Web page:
Location: Dairy and Functional Foods Research
Project Number: 8072-41000-091-00-D
Project Type: Appropriated
Start Date: Aug 16, 2010
End Date: Apr 12, 2015
1: Characterize biologically active compounds (BACs) in milk from organic, grass-fed, and conventional herds. 1.a: Identify and quantify the protein-based, lipid-based, and other BACs in milk from organic, grass-fed, and conventional bovine dairy herds, select the BACs that will be tracked for the rest of the study and establish assay methodologies. 1.b: Establish the seasonal variations in the concentrations of the selected protein-based, lipid-based, and other BACs in milk from organic, grass-fed, and conventional bovine dairy herds. 2: Develop technologies to modify the level and stability of selected biological active compounds (BACs) in milk and cheese. 2.a: Determine effects of common milk processing procedures and storage conditions on the concentration and stability of the selected BACs in milk. 2.b: Determine the effects of cheese manufacturing techniques and aging on the concentration and stability of selected BACs in cheese and correlate to changes in quality traits. 2.c: Develop low-salt high-moisture model cheese to determine effects of low-salt environment on the concentration and stability of BACs during aging and correlate to changes in quality traits.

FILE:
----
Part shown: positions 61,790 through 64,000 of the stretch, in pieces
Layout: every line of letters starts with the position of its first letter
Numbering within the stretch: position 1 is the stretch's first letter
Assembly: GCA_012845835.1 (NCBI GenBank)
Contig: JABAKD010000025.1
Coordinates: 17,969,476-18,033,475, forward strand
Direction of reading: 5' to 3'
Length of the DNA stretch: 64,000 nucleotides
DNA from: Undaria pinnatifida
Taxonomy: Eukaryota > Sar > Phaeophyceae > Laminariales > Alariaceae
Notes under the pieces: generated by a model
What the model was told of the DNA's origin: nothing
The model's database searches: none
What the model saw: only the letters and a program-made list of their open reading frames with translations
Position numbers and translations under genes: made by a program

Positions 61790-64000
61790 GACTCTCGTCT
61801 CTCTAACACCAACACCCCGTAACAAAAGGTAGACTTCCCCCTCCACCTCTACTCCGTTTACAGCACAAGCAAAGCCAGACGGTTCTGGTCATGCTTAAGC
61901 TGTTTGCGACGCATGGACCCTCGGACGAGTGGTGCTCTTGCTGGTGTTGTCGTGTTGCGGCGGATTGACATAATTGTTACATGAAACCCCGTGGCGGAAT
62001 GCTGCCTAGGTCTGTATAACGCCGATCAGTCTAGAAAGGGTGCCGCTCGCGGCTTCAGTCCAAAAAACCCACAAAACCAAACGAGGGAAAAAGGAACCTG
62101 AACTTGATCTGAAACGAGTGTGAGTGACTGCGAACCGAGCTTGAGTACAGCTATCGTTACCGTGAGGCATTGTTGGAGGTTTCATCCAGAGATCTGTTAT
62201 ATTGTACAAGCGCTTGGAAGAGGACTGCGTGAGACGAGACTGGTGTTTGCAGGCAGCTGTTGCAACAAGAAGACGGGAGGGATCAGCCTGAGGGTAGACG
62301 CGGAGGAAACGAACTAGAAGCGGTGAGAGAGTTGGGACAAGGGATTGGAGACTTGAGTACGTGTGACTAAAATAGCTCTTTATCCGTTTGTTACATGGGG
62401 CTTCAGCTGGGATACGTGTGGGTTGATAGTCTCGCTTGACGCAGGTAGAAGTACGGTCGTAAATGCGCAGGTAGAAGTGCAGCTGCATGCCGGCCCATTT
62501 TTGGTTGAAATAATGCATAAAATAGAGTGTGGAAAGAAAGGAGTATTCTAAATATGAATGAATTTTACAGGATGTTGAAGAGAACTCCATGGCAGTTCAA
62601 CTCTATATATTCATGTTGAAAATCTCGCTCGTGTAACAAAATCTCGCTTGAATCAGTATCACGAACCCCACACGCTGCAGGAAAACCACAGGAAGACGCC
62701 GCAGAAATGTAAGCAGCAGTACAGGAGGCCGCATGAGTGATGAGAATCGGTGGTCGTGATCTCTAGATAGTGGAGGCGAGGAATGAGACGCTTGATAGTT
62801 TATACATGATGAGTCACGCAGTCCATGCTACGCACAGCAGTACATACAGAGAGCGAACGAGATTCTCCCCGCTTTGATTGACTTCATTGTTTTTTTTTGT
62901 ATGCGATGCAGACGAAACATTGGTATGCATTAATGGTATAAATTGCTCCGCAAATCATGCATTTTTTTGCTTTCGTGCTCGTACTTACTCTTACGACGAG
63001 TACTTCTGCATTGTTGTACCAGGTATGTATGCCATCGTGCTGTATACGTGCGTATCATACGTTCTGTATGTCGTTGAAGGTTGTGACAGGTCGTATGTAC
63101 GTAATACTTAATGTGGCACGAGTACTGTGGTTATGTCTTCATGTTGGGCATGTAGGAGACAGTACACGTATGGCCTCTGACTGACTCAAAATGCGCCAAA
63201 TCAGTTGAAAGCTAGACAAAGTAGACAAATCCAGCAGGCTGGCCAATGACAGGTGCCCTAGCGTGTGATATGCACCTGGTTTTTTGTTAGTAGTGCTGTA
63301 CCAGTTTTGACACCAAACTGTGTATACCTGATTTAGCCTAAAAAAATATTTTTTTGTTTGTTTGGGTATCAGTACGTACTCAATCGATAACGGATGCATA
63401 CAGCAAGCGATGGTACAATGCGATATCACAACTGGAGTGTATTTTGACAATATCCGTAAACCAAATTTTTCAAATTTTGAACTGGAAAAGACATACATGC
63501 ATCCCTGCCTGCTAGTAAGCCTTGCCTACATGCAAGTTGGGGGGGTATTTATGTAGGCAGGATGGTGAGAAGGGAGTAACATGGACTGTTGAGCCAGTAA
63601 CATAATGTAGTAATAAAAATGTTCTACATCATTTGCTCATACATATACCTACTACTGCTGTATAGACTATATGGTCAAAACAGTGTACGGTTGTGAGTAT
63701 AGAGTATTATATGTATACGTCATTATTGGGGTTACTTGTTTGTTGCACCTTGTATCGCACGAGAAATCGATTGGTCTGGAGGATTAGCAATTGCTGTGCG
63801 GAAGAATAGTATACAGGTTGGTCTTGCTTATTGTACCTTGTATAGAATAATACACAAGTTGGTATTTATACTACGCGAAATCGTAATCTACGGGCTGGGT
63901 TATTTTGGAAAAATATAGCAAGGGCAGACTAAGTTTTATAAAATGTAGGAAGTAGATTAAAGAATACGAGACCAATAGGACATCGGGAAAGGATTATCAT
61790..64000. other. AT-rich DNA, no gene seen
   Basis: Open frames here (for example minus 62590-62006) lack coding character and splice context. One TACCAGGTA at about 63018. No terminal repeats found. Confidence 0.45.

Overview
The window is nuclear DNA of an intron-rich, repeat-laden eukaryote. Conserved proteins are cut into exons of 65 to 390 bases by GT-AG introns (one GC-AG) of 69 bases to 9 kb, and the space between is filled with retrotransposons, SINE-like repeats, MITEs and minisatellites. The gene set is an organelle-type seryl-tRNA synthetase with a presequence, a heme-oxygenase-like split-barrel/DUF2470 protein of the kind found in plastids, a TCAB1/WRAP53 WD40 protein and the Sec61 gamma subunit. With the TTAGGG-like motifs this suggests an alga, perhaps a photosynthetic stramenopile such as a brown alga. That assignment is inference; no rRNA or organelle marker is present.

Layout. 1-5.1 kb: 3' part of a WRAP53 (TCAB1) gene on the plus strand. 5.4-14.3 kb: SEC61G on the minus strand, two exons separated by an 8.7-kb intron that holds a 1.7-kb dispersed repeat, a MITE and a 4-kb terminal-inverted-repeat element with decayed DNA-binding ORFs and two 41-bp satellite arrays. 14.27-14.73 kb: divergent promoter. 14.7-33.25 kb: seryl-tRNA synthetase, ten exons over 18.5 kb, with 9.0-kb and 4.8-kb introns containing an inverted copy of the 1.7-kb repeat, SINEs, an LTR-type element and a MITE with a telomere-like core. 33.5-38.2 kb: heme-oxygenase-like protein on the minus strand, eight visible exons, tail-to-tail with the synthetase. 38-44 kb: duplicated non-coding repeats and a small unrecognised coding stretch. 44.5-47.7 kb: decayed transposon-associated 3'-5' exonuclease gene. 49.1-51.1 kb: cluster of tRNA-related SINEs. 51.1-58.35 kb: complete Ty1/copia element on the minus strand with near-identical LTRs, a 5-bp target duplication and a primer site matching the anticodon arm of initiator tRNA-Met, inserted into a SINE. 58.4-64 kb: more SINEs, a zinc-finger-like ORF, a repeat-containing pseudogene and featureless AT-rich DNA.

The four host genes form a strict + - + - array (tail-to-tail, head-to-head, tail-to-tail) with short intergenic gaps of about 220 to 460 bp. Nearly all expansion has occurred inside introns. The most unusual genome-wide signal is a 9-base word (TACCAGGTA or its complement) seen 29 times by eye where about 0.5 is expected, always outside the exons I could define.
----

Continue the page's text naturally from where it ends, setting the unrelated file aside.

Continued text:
This research will focus on measuring the quantity and quality of biologically active components, or BACs, in milk and cheese, and identifying processing factors that affect their stabilities in dairy foods. The BACs of interest contribute to the nutritional, functional, and sensorial quality traits of the products, and may have potential health benefits. A variety of state-of-the-art techniques will be used to measure the BACs (protein/peptides, lipids, minerals, vitamins, and flavor compounds), as well as the physical and microbiological properties of the milk and the functional and textural properties of the cheese. One phase of the project will characterize the naturally occurring BACs in milk and identify sources of milk with high levels of BACs; in particular, milk from multiple organic and conventional farms in mid and eastern Pennsylvania will be evaluated for BACs to determine quality and seasonal variations. Another phase will develop technologies to modify the levels and stability of selected BACs in milk and cheese. Milk will be obtained from organic and conventional farms and processed at the DFFRU milk processing pilot plant with portions being used to manufacture high-moisture cheese (Queso Blanco). The effects of common dairy industry milk processing procedures and storage conditions on the concentration and stability of selected BACs will be evaluated. In another phase of the project, low-sodium high-moisture cheese model will be created to evaluate the effect of the low-sodium environment on the stability of the BACs and the quality traits of the cheese.